After four years as one of Vancouver’s more colourful and certainly hipper cultural events, Olio is calling it quits.
The festival—which uniquely blended music, art, skate, film, comedy, fashion and an array of special presentations in a number of venues—enjoyed its biggest year in 2012. And that, as co-director Jason Sulyma told the Straight, became a bit of a problem.
“It’s kinda like a passion project for us, and we’re all just getting ridiculously busy in our private lives,” Sulyma said. “It’s been nearly half a decade since we started this and people are getting married and moving on, and some people have so much paid work, and being that we all volunteer our time to do this—we just thought, let’s go out on a high note instead of caving in and crying later.”
Sulyma added that Color Magazine is still holding JAMCOUVER this summer, the one-day skate fest it pioneered with Olio in 2011, while he’s teaming with some of his festival partners to launch a smaller “no-filler version of Olio” later in the year called CULt.R. “It’ll be more focused,” he said. “Not skate-fashion-film at a thousand different venues; it’s going to be one party at one venue.”
Co-founder Dani Vachon, meanwhile, is concentrating on her new project; a group of "talented marketing, design, and arts-based individuals" offering their navigation services to local businesses called The Beacon Collective.
Since its inception in August 2009, the Olio Festival hosted over 30 thousand visitors and a remarkable roster of local and international talent, including such varied musical fare as Teen Daze, Cave Singers, Father John Misty, Chad VanGaalen and J. Mascis.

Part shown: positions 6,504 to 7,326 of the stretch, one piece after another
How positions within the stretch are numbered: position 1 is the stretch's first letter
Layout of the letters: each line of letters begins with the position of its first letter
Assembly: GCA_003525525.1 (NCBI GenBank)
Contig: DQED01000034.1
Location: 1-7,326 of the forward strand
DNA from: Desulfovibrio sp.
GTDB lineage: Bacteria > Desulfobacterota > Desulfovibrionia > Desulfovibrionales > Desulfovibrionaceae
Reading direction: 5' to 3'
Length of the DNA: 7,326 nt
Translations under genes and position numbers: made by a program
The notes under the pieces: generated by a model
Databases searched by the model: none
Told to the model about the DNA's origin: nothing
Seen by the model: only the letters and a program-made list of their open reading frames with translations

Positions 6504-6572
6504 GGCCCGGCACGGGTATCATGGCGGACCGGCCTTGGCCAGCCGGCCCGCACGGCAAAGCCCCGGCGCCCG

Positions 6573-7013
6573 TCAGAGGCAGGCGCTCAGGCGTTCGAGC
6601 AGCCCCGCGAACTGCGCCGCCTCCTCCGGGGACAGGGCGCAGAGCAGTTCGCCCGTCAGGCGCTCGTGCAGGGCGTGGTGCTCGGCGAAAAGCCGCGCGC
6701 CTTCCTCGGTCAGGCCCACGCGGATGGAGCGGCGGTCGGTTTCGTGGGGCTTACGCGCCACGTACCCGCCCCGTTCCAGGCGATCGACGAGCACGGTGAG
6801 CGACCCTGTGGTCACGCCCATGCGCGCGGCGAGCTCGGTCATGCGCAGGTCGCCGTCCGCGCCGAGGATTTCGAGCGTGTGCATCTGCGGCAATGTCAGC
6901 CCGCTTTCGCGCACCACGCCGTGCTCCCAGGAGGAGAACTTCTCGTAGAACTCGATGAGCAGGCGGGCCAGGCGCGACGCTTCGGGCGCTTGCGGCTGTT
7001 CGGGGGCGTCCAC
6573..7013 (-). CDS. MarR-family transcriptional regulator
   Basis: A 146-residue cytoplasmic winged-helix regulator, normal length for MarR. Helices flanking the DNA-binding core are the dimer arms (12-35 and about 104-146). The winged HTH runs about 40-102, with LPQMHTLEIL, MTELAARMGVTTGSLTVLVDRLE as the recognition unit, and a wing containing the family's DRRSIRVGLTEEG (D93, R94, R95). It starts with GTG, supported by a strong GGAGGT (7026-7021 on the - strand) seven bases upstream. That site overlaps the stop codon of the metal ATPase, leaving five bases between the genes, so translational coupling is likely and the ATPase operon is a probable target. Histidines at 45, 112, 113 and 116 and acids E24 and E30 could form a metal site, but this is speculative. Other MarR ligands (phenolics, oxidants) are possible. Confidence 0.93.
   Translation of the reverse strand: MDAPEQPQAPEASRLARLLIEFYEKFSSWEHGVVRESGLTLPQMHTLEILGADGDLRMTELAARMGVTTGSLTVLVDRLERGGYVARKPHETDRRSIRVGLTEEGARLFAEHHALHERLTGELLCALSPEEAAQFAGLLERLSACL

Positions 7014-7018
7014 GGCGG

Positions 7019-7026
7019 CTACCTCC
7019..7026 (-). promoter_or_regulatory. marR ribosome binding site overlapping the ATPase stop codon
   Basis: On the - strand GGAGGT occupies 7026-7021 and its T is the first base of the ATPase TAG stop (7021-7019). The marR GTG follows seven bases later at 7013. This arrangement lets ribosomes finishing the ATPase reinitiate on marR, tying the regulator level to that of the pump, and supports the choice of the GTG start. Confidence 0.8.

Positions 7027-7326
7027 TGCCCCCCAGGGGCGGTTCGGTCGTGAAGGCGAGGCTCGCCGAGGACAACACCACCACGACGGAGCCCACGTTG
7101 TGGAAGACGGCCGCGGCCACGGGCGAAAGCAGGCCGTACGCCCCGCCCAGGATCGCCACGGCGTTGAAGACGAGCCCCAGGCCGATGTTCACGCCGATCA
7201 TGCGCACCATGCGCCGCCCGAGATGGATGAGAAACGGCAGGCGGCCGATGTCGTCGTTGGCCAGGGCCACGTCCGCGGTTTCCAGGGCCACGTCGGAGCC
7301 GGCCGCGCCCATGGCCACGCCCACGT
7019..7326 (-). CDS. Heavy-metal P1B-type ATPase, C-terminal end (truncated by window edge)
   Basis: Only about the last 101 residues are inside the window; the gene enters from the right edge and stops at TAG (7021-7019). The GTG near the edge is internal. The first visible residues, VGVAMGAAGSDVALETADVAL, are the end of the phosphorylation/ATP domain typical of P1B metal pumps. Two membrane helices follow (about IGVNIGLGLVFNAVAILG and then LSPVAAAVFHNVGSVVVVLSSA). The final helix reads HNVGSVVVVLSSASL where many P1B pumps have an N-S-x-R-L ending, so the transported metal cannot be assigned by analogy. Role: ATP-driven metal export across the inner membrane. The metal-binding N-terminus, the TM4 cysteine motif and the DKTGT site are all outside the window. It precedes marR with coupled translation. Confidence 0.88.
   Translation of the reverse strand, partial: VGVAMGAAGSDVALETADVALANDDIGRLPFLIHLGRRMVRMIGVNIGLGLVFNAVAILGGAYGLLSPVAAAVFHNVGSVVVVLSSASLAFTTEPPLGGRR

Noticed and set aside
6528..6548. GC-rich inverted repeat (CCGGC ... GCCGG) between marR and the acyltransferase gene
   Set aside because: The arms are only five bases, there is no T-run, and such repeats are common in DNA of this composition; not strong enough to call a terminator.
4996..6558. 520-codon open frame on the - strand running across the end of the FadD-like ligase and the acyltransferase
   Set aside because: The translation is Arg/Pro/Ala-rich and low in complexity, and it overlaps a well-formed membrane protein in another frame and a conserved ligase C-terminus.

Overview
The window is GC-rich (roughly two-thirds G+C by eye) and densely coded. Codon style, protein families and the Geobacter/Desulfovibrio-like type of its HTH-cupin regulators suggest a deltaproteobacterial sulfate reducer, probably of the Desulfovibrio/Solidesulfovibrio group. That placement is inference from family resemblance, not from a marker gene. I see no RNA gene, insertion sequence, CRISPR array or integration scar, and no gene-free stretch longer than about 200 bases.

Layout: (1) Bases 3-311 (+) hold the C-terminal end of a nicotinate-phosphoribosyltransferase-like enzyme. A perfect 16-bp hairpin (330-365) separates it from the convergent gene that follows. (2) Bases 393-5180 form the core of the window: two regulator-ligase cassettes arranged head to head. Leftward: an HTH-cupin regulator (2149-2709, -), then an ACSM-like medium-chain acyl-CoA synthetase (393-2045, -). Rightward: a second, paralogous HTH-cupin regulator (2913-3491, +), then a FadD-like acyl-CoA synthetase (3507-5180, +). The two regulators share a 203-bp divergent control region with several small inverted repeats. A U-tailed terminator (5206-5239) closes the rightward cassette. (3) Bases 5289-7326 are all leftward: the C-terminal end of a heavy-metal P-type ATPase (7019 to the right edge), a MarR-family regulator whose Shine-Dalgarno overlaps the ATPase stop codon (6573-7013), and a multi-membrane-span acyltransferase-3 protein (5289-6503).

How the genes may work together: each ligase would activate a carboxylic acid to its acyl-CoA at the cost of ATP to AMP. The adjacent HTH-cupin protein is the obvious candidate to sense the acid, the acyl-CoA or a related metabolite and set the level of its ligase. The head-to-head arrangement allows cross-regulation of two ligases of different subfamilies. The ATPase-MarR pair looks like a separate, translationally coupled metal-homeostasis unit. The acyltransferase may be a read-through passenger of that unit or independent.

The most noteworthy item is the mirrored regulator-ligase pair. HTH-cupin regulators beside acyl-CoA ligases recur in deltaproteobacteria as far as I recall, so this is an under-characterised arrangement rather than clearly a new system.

Memorable non-musical events included the Manwolfs Jean Jacket Art Exhibit, and a rock star-sized welcome for writer-director Tommy Wiseau when Olio invited him to screen his film, The Room. That's not to mention events like a live presentation of Stop Podcasting Yourself, label showcases for Light Organ and Unfamiliar Records, plus “the honour of hosting a comedic ‘roast’ of Mayor Gregor Robertson!”
For Sulyma, the biggest personal highlight came last year. “Julie Doiron,” he said. “As a ‘90s kid, I got to have Julie Doiron in my truck, which was really cool, even though the lights went out and it was the most disastrous show in the history of Olio. But I got a hug. It was worth four or five years of incredibly hard and stressful work to get a Julie Doiron hug.”